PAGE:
Thanks mateThere is a screw holding the baffle in, accessible through a hole on the lower inside rear of the muffler. Remove the screw and use a slide hammer with a hook to pull the baffle out. Clean off all the carbon and rewrap the perforated tube at the rear with packing material.
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The 250 runs, has developed an intermittent spark issue on the left cylinder. most engine parts are readily available and pretty cheap. The 200 needs a bit more love, but hopefully she’ll be up and running in a month or two. She needs a side cover and oil tank, paint, decals and gauge faces which are proving to be a little more difficult and expensive to get.A 1977 Yamaha RD 250 was my first bike! (bought used in 1984).
I had no riding experience other than a few laps inside a parking garage on a 4-stroke cruiser. Went to check out this bike, never having ridden a 2-stroke. On the test "ride" (you'll see why that's in quotes), I carefully let out the clutch, the engine rpms ZOOMED up, I panicked, let the clutch out and wheelied the bike across the street, dumping it the neighbors driveway. OOPS! You bet the seller made me buy it (and I quickly discovered salvage yards for used parts, some cheap tools, and how to work on a bike). Fortunately, she and her friend were roadracers (she must have been one of the first women in modern times to have been a racer), spent some time with me showing me how to ride (literally, spent a good hour with me) and teaching me the necessity of wearing safety gear (good on them for both of those things, I'm an ATGATT rider!).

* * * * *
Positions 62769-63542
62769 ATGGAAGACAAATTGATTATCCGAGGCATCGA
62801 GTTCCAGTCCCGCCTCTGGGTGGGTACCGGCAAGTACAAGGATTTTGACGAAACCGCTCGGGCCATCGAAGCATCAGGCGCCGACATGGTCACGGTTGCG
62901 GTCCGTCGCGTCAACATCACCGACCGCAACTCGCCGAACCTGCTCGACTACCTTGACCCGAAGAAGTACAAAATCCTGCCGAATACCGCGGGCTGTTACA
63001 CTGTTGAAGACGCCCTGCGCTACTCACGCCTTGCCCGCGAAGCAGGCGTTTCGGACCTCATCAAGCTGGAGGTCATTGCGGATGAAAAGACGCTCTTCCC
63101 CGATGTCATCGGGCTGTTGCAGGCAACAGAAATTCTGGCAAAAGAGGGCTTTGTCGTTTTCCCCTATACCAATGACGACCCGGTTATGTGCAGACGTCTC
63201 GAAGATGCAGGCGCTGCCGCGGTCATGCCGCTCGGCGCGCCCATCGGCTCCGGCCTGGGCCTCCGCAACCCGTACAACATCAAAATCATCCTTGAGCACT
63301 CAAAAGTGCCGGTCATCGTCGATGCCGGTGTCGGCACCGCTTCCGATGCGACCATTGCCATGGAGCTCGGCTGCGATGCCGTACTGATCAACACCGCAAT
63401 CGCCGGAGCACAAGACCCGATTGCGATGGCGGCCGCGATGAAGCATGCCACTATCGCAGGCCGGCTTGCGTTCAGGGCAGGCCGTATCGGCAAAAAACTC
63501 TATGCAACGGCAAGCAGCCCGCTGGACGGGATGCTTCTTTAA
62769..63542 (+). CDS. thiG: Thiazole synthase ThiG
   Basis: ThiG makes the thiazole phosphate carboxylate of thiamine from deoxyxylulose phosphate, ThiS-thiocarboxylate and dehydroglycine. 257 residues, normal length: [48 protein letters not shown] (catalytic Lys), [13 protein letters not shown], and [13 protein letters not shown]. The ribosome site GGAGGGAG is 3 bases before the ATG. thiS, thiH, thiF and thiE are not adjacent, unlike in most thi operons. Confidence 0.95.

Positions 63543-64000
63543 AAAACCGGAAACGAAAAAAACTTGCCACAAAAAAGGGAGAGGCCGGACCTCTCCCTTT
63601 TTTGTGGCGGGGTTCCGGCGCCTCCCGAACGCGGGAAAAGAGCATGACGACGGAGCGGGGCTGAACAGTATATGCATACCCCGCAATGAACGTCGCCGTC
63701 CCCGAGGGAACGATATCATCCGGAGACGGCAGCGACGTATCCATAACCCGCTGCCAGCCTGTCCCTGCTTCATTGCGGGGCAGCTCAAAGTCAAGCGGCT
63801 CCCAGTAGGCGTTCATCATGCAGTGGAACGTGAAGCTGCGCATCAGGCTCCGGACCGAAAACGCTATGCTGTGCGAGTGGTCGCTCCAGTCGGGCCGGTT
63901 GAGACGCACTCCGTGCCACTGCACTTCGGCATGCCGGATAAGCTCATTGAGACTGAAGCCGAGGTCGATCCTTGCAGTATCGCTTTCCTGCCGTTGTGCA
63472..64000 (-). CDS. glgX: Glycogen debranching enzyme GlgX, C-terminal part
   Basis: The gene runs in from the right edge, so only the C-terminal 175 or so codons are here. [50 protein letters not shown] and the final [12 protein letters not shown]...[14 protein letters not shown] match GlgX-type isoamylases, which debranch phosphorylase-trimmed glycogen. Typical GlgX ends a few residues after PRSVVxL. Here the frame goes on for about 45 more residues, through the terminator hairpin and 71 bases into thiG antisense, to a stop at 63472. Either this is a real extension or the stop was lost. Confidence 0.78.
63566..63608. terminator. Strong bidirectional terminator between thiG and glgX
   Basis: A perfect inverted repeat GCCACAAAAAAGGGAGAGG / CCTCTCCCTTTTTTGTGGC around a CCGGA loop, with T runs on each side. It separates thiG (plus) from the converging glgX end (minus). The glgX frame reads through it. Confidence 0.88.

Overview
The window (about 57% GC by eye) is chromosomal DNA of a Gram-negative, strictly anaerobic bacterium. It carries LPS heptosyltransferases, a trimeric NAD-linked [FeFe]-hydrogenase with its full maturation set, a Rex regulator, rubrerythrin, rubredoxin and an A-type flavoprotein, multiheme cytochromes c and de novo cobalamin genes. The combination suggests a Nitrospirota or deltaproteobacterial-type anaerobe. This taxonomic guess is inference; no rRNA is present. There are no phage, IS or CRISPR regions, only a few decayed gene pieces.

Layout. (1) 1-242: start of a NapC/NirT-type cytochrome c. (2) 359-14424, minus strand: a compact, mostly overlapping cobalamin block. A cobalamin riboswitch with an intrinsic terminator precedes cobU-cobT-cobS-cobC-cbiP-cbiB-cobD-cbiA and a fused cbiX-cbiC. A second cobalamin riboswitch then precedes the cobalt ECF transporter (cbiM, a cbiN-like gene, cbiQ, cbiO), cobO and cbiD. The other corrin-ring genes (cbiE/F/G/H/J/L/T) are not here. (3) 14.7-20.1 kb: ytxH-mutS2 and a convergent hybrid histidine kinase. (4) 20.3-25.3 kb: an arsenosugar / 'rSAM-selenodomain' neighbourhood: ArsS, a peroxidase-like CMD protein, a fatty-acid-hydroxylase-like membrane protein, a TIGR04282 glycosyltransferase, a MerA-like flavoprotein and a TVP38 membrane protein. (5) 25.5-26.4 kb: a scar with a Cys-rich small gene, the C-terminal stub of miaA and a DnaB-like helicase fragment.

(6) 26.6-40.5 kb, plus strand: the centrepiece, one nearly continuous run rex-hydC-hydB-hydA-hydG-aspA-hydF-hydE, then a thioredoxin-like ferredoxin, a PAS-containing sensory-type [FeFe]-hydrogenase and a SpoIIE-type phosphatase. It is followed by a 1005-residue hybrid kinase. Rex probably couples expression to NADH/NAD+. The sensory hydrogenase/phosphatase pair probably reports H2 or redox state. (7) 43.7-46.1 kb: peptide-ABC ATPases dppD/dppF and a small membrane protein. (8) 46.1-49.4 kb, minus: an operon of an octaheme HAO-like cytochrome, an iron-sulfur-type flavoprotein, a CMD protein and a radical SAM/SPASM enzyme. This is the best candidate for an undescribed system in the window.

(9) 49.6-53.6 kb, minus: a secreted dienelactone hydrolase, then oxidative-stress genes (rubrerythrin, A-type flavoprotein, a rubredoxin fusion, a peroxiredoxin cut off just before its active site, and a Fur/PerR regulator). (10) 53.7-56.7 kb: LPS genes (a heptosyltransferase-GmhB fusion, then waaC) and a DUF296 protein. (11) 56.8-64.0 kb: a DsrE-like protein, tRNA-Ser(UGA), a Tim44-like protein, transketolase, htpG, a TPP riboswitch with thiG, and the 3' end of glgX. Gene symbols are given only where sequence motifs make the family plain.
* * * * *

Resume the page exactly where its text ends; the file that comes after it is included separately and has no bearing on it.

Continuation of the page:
Great find for you, I hope it doesn't take too much getting it into running condition. It looks great in that photo.
I'm still hoping to get a 1985 RZ350 in the Kenny Roberts/Yamaha "bumble-bee" paint scheme (my first dream bike). Unfortunately, they're pricey today and unless they've been maintained over the last nearly 40 years, all the rubber and plastic is probably in rough condition.